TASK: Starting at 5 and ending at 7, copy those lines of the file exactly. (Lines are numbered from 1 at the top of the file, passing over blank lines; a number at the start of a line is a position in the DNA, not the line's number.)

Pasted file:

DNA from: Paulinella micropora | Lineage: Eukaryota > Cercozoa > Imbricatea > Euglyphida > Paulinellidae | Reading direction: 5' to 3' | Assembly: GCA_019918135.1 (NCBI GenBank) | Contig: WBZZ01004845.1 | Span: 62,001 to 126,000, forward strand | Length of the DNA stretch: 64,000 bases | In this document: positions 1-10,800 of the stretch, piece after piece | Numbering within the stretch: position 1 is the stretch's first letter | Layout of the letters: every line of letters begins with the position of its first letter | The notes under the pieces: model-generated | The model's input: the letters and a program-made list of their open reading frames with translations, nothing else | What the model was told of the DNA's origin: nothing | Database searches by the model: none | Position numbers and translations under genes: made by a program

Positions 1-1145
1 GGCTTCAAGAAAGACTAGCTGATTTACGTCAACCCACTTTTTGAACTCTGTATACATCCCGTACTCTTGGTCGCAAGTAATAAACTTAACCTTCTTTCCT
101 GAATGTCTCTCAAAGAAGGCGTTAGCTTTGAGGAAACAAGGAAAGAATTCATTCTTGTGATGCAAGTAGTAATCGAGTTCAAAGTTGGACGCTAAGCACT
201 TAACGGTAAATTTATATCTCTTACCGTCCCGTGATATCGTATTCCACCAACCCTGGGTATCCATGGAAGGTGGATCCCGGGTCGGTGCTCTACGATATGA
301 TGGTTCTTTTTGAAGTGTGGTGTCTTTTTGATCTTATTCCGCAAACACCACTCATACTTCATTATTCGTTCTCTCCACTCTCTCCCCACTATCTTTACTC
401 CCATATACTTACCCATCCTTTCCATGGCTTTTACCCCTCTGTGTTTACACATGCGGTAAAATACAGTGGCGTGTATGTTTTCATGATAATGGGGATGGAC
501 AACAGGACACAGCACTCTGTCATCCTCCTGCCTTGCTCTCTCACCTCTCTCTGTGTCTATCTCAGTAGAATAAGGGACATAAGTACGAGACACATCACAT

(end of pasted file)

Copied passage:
201 TAACGGTAAATTTATATCTCTTACCGTCCCGTGATATCGTATTCCACCAACCCTGGGTATCCATGGAAGGTGGATCCCGGGTCGGTGCTCTACGATATGA
301 TGGTTCTTTTTGAAGTGTGGTGTCTTTTTGATCTTATTCCGCAAACACCACTCATACTTCATTATTCGTTCTCTCCACTCTCTCCCCACTATCTTTACTC
401 CCATATACTTACCCATCCTTTCCATGGCTTTTACCCCTCTGTGTTTACACATGCGGTAAAATACAGTGGCGTGTATGTTTTCATGATAATGGGGATGGAC